Bishop of Wessex; d. July 9, 705. His early life is unknown, but he was a Benedictine monk and abbot before 676, whether at glastonbury rather than whitby is not at all certain. He is often confused with Hedda of Lichfield (d. 721) or with Aetla of Whitby. He became the fifth bishop of Wessex in 676 and moved the see from Dorchester to winchester c. 686, at the same time translating the relics of St. birinus, the first bishop of Wessex. The diocese remained undivided until Hedda died, although elsewhere theodore, archbishop of Canterbury, sought to subdivide earlier kingdom-centered dioceses. After 705 aldhelm ruled Sherborne, and Daniel (d. 745) succeeded to Winchester. Hedda worked closely with Theodore and also with King ine, who was often guided by his counsels. After his death many miracles were reported at his tomb, and pilgrims carried so much dust from the grave that a deep ditch developed. His relics may have been translated to Glastonbury and buried under the famous "Glastonbury pyramids."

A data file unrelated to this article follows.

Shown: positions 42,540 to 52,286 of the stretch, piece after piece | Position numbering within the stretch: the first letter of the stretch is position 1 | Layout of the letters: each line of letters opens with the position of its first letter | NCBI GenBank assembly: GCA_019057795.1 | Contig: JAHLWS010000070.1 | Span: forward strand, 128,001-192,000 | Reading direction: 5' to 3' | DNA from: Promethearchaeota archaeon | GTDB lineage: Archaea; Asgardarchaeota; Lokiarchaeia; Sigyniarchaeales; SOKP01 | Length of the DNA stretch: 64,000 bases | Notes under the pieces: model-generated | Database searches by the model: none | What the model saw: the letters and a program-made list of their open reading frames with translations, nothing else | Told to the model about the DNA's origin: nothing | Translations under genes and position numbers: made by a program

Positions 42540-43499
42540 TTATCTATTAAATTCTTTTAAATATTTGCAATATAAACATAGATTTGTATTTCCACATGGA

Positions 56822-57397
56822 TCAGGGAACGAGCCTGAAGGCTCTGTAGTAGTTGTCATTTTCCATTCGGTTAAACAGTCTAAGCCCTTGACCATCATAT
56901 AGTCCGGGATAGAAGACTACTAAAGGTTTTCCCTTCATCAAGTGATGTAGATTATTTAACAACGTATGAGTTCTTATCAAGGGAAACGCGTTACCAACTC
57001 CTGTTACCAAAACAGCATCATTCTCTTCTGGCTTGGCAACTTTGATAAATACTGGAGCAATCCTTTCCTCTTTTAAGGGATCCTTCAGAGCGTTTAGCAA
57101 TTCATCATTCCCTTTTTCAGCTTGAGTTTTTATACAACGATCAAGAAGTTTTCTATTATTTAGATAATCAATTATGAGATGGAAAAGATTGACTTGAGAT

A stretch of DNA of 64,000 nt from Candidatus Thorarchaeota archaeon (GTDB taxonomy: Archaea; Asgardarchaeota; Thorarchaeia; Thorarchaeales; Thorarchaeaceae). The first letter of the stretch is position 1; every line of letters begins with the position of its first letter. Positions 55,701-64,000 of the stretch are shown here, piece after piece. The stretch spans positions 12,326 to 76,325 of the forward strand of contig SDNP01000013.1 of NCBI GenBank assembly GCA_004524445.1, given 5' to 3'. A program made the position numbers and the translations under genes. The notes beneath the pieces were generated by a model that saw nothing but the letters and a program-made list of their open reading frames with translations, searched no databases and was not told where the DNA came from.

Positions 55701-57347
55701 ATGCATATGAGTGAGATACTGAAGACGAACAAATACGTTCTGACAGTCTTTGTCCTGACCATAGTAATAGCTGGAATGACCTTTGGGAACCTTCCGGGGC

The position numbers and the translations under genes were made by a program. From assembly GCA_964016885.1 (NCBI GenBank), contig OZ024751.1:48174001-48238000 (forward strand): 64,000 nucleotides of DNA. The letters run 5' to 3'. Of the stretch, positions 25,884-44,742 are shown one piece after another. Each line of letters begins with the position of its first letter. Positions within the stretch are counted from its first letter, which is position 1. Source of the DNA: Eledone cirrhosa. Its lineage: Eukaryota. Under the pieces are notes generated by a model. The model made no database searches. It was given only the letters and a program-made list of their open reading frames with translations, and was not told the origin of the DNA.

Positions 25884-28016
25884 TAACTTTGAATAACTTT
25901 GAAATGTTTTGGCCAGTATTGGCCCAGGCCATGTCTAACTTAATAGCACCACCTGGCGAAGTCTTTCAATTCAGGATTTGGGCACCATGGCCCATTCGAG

Feast: July 7.
Bibliography: Acta Sanctorum July 2:482–483. bede, Ecclesiastical History 3.7; 4.12, 23; 5.18; Loeb Classical Library (London-New York-Cambridge, MA. 1912–), ed., tr. j. e. king, 2 v.(1930) 2:66, 126, 292. w. hunt, The Dictionary of National Biography from the Earliest Times to 1900, 63 v. (London 1885–1900) 9:361–362; 20:483. a. m. zimmermann, Kalendarium Benedictinum: Die Heiligen und Seligen des Benediktinerorderns und seiner Zweige, 4 v. (Metten 1933–38) 2:412–414.
[h. e. aikins]